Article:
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Japan's FTC probes Apple over pressuring parts makers

In this June 13, 2016 file photo, the Apple logo is shown on a screen at the Apple Worldwide Developers Conference in the Bill Graham Civic Auditorium, in San Francisco. (AP Photo/Tony Avelar)

TOKYO -- The Japan Fair Trade Commission (JFTC) is investigating Apple Inc. for abusing its power in violation of antimonopoly rules over complaints that the IT giant forced local companies to supply technologies and knowledge needed to produce parts free of charge.

At least one of these Japanese firms said that although it demanded that its contract be revised on the grounds that the practice constituted a violation of its intellectual property rights, the U.S. technology giant refused to comply by threatening to discontinue transactions, according to those familiar with the matter.

The JFTC found out about such actions through a survey in autumn 2018 on Japanese businesses over their transactions with other companies and subsequent interviews with them.

When Apple Inc. began business talks with about 10 Japanese electronic and optical parts manufacturers, it demanded that their contracts include a clause stipulating that the U.S. firm and its affiliates be allowed to use technologies, knowledge and other intellectual property proposed by the Japanese firms for free, the sources said.

Another Japanese firm has told the JFTC that Apple has stirred price competition and lowered the prices of parts it procures by disclosing technologies and know-how provided by Japanese companies to other parts manufacturers.

One other Japanese manufacturer also complained that it was banned from providing products and technologies to companies other than Apple and was forced to accept the condition that the supplier should fully foot the costs of settling any dispute with the U.S. firm.

Apple has hardly complied with requests from Japanese companies to revise such contract terms, and even threatened to discontinue business talks with Japanese parts makers.

A representative of one of the Japanese companies told the JFTC that it complied with Apple's demands because it did not want to lose its ties with the global IT titan or future business opportunities.

Since these Japanese businesses are major companies, opinions are divided among experts whether Apple has a superior bargaining position over the Japanese firms under the Act on Prohibition of Private Monopolization and Maintenance of Fair Trade.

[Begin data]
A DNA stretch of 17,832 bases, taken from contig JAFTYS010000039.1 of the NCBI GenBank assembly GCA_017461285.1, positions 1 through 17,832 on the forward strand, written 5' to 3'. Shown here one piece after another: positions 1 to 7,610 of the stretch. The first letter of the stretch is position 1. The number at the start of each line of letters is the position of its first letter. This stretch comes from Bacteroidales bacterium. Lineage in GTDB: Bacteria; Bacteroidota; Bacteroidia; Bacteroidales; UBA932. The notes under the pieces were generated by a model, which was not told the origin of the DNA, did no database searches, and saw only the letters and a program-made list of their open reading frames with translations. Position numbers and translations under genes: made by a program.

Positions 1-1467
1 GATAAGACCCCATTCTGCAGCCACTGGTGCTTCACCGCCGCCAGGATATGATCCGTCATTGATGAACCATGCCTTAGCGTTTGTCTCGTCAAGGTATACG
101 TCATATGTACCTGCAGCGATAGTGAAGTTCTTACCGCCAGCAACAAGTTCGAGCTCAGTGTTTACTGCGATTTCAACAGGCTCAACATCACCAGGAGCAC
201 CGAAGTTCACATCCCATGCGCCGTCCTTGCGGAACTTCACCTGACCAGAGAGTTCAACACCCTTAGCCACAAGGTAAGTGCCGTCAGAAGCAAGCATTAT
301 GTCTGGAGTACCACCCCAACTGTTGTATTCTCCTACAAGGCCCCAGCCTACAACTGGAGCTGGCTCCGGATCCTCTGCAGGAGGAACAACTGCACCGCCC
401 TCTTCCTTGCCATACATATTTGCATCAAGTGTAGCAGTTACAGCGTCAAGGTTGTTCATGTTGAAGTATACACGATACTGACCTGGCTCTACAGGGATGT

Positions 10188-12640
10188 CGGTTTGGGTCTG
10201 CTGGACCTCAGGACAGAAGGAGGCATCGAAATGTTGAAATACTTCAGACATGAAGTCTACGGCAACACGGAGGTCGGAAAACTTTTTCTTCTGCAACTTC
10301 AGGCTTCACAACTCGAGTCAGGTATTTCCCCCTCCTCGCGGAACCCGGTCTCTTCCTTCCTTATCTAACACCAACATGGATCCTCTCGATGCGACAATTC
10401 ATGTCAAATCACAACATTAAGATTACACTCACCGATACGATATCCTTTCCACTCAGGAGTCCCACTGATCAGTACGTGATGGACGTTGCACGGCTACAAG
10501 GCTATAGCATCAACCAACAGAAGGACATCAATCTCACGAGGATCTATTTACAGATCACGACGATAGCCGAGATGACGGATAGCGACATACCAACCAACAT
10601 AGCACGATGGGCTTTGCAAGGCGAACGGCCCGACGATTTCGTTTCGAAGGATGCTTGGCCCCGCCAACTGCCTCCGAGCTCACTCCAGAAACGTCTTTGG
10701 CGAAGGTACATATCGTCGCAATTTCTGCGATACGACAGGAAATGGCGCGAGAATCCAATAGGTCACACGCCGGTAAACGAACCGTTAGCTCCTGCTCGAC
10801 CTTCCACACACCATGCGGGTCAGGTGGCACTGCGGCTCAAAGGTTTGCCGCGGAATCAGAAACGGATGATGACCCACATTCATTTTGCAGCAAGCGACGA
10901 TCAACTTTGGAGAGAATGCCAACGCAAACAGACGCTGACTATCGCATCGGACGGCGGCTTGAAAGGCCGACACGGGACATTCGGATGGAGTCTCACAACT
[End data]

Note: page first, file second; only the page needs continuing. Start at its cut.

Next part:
However, the JFTC notes that Apple has an oligopolistic position in the smartphone and other markets and that losing transactions with the U.S. giant would deal a serious blow to the Japanese firms. Japan's antimonopoly watchdog suspects that Apple may have signed contracts with Japanese companies under circumstances where Japanese firms could not reject conditions disadvantageous to them, and are considering whether to conduct further probes.

The Mainichi Shimbun asked Apple Inc. headquarters for an interview but had yet to receive a reply from the U.S. company by Aug. 5.

Lawyer Shigehiko Kanai, who is well versed in intellectual property issues, pointed out that Apple's practice could constitute abuse of a superior bargaining position even though the transactions are being conducted between larges companies.

"Technologies and know-how to produce parts are extremely important for makers. These businesses hardly release such information even to their buyers. Practices in transactions between major companies could constitute abuse of a superior bargaining position depending on the power balance between the firms involved," he said. "The Economy, Trade and Industry Ministry should squarely face the fact that intellectual property is being abused and implement sufficient measures to protect such rights."

(Japanese original by Takashi Narumi, Business News Department)

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